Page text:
The Inquisition Convenes in Washington

Tomorrow in Washington, the new Financial Crisis Inquiry Commission, gets together to hold a perp walk for the finance industry. You know the drill.  Lawmakers gather after the crime has been committed, the body taken away and autopsied, the scene scrubbed and everybody has basically returned to normal. Only then is the inquisition mounted. The usual suspects are rounded up and made to stand before the tribunal, their pictures taken while they take the oath, all due pomp and ceremony observed.  Then the fun starts. Fingers are wagged in chastened or truculent faces. Outrage is aired, each inquisitor topping the other in the size and ferocity of his dudgeon. Soundbites are offered in hopes of wider coverage. Then everybody goes home.

There are many excellent questions that the Commission should ask Lloyd Blankfein (Goldman Sachs), Jamie Dimon (JPMorgan Chase), John Mack (Morgan Stanley) and any other nabobs unfortunate enough to be called before the tribunal tomorrow. Many are laid out today by Andrew Ross Sorkin in his DealBook Blog, and excellent questions those are indeed. I have some others that might be asked, if anybody is listening:

  • Mr. Blankfein, what’s your bonus this year? And how much of it would you have been willing to give to the Treasury in exchange for getting out of today’s hearing?
  • Mr. Dimon, can you tell us how you manage to get so much good personal press, while others in the business are constantly teased and goaded? Do you think it may be because you’re cuter than any other major financial figure?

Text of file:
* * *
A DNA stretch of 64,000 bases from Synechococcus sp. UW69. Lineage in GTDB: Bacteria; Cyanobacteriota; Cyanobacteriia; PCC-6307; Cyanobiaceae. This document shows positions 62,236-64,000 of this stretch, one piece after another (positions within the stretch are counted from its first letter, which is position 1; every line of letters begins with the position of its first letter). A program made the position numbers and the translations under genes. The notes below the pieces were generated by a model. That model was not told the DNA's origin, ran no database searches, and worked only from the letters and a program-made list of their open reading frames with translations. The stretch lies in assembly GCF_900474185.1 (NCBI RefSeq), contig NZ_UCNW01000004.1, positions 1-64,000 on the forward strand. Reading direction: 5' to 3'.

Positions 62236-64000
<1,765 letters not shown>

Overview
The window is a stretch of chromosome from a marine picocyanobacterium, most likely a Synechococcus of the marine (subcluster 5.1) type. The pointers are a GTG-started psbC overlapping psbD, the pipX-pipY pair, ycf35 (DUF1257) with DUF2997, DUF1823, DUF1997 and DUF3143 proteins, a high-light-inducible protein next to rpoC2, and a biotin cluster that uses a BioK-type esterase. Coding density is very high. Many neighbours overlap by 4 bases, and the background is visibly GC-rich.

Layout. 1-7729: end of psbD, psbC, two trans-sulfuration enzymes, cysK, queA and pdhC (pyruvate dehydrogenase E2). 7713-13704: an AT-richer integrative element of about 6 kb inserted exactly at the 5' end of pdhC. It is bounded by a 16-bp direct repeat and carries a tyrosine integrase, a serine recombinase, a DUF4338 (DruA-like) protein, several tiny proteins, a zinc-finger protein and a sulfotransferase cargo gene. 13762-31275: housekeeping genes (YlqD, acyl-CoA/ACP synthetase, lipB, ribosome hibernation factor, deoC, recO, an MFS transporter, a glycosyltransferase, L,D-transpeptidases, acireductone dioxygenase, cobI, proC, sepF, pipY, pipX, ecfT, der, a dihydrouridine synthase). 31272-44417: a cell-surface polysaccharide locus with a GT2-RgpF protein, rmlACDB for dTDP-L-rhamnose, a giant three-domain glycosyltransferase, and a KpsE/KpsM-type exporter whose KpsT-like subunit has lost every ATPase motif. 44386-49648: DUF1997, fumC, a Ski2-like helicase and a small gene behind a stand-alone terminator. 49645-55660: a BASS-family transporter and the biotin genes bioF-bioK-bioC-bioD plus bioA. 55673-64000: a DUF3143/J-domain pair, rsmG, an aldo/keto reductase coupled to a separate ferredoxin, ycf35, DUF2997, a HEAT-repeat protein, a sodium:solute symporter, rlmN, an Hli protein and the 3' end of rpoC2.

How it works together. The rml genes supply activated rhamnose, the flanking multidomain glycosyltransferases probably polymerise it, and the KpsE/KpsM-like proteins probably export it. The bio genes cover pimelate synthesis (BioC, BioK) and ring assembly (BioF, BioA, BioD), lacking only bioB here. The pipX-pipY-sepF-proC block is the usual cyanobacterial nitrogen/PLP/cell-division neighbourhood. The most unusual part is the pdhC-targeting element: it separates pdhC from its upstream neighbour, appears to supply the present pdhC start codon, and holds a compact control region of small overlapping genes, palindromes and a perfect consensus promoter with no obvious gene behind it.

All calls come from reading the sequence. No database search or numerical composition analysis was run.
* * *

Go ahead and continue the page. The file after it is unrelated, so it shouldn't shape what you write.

• For the group: When do you think this kind of annoying scrutiny will be over and you can all get back to business?
  • For the group: What kind of regulation would you find tolerable? We don’t want to hurt your feelings, since many of us look forward to joining your firms after we leave the public sector. I guess that’s not really a question. 
  • What hotels do you like to stay at when you’re in Washington?
  • Why do you think it took those of us in Washington so long to notice that the entire financial underpinning of our economy was reliant on bad loans and inflated real estate prices?
  • (For Democrats:) How do you think the failed policies of the Reagan and Bush years created this terrible crisis?
  • (For Republicans:) How do you think the failed policies of Bill Clinton created this terrible crisis?
  • What investments look good in 2010? Like, what are you guys putting your money into right now?
  • What’s in YOUR wallet?
  • Have you no shame?

I only offer the last one because it tends to be picked up on the cable news channels afterwards. They love it. Congressman leans forward and points his finger at the miscreant in the dock. “Have you no shame?!” he thunders. There’s no way to answer that. Look at the options:

1. Yes, I have shame.

2. No, I don’t.

Either way, you lose. And then you go back to New York.

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